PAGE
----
Jesus & John – Sharing the Spotlight

The sweet smell of incense filled the space as Zacharias carried out his duties. Seeing the people gathered and praying lifted his spirits and he rejoiced in the God of Israel, so near to His people. Words of a familiar, long-denied prayer pounded a cadence in his brain, “that I may have a child, Lord…bless my wife…honor us…remove the shame from our faces...”

So lost in thought was he that at first he didn’t see the stranger who stood by the right side of the altar of incense. But, then he looked up. And his heart jerked in a strange beat, pounding and pulsing as though it sought to jump out of his body. The strange visitor glowed in an other-worldly sort of way, his visage lit by something unseen. Fear caused Zacharias to tremble, the tools of his priestly duties slipping out of nerveless hands.

Then the stranger spoke.

“Fear not, Zacharias. For thy prayer is heard, and thy wife Elisabeth shall bear thee a son, and thou shalt call his name John.”


Source: Bing Images

Source: Bing Images

Ye yourselves bear me witness that I said; I am not the Christ, but that I am sent before him.

He that hath the bride is the bridegroom: but the friend of the bridegroom, which standeth and heareth him, rejoiceth greatly because of the bridegroom's voice: this my joy therefore is fulfilled.

He must increase, but I must decrease. John 3:30 {King James Version}

John the Baptist was a child of promise, born to an old couple who had prayed for many years to have a child. Shortly before he was conceived, an angel of the Lord appeared to John’s father and told him about John – he would be filled with the Holy Ghost from the moment of his birth and would turn many Israelites back to God. His purpose was to prepare the way for the Messiah. So, even before he was born, it was clear that this child would be special.

As he began his ministry, though he seemed eccentric {he ate wild locusts and honey} John gained popularity and many people came to him to be baptized. It would have been easy to get swept up in the spiritual fervor that accompanied his presence – people were hungry for what he brought and flocked to him.

He could have decided to build a tent there, and start his own church.

He could have formed a traveling ministry and taken his baptismal skills elsewhere.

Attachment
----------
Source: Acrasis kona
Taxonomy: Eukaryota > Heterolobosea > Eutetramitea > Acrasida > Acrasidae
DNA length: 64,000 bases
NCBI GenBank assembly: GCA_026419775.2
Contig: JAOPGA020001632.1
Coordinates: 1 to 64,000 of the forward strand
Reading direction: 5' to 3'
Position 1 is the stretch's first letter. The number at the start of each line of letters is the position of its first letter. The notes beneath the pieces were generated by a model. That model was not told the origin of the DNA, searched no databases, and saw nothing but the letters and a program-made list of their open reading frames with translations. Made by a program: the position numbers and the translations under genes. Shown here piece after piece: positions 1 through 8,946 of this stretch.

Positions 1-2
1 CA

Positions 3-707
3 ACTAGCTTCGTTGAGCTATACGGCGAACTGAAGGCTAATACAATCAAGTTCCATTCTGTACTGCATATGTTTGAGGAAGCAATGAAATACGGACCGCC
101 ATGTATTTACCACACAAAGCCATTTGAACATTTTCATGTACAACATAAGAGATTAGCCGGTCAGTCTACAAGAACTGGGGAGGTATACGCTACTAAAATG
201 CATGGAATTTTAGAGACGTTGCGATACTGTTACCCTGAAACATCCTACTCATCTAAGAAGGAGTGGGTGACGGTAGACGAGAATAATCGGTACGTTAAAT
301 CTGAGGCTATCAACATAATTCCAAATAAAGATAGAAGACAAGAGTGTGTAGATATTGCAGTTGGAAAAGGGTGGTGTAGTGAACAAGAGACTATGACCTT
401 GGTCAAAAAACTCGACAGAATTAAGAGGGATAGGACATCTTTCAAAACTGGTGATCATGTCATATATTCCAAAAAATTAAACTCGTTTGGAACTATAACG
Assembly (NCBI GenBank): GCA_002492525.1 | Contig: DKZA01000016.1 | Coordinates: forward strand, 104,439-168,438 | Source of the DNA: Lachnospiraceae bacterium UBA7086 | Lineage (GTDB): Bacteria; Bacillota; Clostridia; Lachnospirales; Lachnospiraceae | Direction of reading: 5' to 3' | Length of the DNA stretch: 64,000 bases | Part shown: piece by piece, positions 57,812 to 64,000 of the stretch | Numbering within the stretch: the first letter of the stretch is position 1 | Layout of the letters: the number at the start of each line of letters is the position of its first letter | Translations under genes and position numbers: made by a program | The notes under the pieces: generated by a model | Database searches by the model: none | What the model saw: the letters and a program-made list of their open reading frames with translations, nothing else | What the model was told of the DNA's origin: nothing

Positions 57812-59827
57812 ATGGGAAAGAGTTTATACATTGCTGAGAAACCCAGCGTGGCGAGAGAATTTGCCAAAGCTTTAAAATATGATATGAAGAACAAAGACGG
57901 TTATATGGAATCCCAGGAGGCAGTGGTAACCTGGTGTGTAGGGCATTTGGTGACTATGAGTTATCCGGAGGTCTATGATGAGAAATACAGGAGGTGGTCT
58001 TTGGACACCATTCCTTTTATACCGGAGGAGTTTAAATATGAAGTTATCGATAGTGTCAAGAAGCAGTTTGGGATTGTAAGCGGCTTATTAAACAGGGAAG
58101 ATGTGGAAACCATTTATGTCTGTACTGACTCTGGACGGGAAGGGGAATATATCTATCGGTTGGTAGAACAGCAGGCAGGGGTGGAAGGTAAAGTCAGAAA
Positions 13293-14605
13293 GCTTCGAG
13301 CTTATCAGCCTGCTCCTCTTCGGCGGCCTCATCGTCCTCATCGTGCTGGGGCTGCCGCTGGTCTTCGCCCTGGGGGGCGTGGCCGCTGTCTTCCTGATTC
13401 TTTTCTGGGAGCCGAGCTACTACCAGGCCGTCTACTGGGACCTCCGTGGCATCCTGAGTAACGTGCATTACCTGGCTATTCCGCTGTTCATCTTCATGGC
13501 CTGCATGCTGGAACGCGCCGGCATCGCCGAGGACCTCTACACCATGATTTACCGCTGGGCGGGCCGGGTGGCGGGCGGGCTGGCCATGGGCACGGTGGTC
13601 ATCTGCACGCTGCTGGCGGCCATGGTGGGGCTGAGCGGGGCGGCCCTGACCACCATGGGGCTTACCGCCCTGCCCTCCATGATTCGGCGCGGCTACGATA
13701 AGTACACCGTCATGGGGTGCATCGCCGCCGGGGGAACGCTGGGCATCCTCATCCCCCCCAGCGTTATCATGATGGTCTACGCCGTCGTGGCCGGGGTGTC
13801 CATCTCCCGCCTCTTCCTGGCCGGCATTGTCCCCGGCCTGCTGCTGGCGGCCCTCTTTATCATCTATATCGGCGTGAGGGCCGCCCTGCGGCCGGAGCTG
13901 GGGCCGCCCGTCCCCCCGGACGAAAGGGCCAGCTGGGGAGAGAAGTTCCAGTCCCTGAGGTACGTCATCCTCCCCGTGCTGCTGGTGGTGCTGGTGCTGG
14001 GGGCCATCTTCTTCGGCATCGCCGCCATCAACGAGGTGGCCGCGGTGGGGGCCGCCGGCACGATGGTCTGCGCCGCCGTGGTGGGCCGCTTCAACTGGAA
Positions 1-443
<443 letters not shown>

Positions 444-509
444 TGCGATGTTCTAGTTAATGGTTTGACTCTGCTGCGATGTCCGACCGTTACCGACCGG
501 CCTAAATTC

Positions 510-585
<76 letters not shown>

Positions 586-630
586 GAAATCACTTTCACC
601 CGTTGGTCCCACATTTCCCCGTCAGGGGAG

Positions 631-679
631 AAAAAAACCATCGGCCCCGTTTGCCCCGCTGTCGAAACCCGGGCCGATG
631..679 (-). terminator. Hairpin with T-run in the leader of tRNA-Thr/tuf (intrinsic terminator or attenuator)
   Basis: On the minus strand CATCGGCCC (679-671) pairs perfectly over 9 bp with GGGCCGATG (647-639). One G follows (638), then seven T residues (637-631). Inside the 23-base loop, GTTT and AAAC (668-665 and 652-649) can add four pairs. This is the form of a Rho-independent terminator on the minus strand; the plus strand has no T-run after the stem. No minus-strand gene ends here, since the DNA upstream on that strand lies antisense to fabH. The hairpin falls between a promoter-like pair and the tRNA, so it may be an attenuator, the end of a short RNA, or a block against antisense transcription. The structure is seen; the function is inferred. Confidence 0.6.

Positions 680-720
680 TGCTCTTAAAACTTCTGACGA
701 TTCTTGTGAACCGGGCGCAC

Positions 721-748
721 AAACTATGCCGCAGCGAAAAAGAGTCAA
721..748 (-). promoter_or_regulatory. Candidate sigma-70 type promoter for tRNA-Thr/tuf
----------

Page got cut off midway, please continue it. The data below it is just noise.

But, he did none of those things. Because he knew who he was. He knew what his purpose was.

When Jesus began His ministry, some of John’s disciples were concerned, and they went to John, essentially saying, “Look, Rabbi. There’s this guy…this Jesus guy. Remember him? You even baptized him! But, now he’s baptizing others…stealing your thunder! What are you going to do about it?”

John simply said to them, “I must decrease and He must increase.”

A commentary I read on this scripture talked about John’s contentment to play a lesser role to Christ. Yes, he had contentment, but it was a contentment that was born out of discernment. He knew his purpose was to prepare the way, and he didn’t try to stretch it out into something else.

How many ministers today would gladly give up a position of privilege and the adulation of men, in order to make way for someone else? How many of us would step away from something we’re good at – maybe, even great – and surrender the spotlight to someone else?

John the Baptist was content to be who he was. He didn’t look at his dwindling ministry and think, “We have to come up with some church growth strategies – find a way to keep people in the pews.” No. He looked at the fewer numbers, as people flocked to Jesus and said, “This is as it should be.”

The search for our purpose – our destiny – is a noble one. It forces us to draw close to God as we seek His face and ask why He sent us here. It helps us to look inward in self-reflection as we seek to understand why He gave us this talent, or that ability.

But, as we search, I pray that God will grant us the discernment to know, not just the what, but the when, and where. That He will give us the wisdom to know when to apply our gifts and when to take a step back.

Because it would be a tragedy if we attempt to stretch something out, long after God’s blessing has departed from it.


Onyih Odunze

PS: My novella, 'Finding Grace' is now available on Amazon as a Kindle ebook and on as an ePub which can be read on any computer or device!

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